“Americans don’t have the luxury anymore of watching the anarchy on television, assuming distance insulates us from the Mob-prowling neighborhoods like Camberwell and Tottenham. The howling rage has even come to our own Midwest. Hopefully time and wisdom will reveal what has fractured, but for now, we are certain of some things. We know that the House of Reeves in Croydon, South London, is a pile of ash and rubble. This furniture business had been in the Reeves family for 141 years, surviving even Hitler’s blitz. But the Mob burned it down. ‘I’m the fifth generation to run this place,’ said owner Graham Reeves, ‘I have two daughters. They would have been the sixth.’
And sure enough, the mob has grown more powerful, more accepted by elite institutions. I wrote and Rush read:
“To some, the Mob is a symptom of disenfranchisement, urban malaise or institutional hurt feelings. The Mob, after all, only awoke after a questionable police shooting in London. Excuses all, of course. Nothing justifies this behavior in nations built on the rule of law. Excuses are paralyzing those with the responsibility of enforcing the law, both in England and the United States.”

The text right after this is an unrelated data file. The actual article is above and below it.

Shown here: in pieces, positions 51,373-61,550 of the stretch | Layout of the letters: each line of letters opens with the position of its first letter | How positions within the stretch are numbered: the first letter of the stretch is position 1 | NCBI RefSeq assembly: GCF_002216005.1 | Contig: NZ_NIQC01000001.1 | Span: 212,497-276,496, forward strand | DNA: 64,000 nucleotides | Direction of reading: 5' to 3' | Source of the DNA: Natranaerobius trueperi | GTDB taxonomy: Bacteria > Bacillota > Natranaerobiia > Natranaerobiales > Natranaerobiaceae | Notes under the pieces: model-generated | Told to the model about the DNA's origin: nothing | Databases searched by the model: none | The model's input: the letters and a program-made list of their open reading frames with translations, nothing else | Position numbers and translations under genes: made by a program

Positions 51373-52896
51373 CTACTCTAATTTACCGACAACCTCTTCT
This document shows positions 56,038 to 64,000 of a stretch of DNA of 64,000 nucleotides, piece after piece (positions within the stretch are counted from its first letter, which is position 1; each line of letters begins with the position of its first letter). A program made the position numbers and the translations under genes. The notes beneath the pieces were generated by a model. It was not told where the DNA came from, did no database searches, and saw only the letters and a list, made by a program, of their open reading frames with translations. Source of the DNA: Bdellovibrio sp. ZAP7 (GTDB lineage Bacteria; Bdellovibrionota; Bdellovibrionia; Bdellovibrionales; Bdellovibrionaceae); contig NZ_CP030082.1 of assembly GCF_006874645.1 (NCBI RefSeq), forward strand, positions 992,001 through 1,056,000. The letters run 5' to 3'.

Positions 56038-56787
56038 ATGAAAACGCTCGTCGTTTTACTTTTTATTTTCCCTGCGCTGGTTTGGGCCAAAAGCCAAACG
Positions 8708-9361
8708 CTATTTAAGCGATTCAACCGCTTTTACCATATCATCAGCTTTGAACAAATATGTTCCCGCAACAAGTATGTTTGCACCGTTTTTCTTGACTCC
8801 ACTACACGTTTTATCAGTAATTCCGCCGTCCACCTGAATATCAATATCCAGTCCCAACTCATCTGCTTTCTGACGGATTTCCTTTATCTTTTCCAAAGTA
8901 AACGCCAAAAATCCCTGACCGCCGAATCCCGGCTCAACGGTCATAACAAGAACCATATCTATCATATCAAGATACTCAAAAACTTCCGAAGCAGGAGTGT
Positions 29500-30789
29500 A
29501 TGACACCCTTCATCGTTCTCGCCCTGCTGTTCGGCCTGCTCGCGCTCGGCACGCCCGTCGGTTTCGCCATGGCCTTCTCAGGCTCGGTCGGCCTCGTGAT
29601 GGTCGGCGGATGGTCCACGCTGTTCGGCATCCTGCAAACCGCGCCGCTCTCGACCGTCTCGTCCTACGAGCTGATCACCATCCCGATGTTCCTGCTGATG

So sad. So true.
We’ve seen it all before, and Rush was reading the full piece, including the conclusion about the stakes:
Sir Winston Churchill understood this. ‘Civilization will not last,’ he said at the University of Bristol in 1938, ‘freedom will not survive, peace will not be kept, unless a very large majority of mankind unite together to defend them and show themselves possessed of a constabulary power before which barbaric and atavistic forces will stand in awe.’
Some of you agree with me that there are no coincidences. For me, Rush reading the piece about the dangers of mobs burning down civilization, reading it to me while I was driving off to the other side of the world to fight Guam’s racially-discriminatory laws was no coincidence. If nothing else, it made the 15-hour flight more significant.
Here we are, a decade later, and it has only gotten worse. The voice that was our daily pilot is gone. Prayers for you, Rush.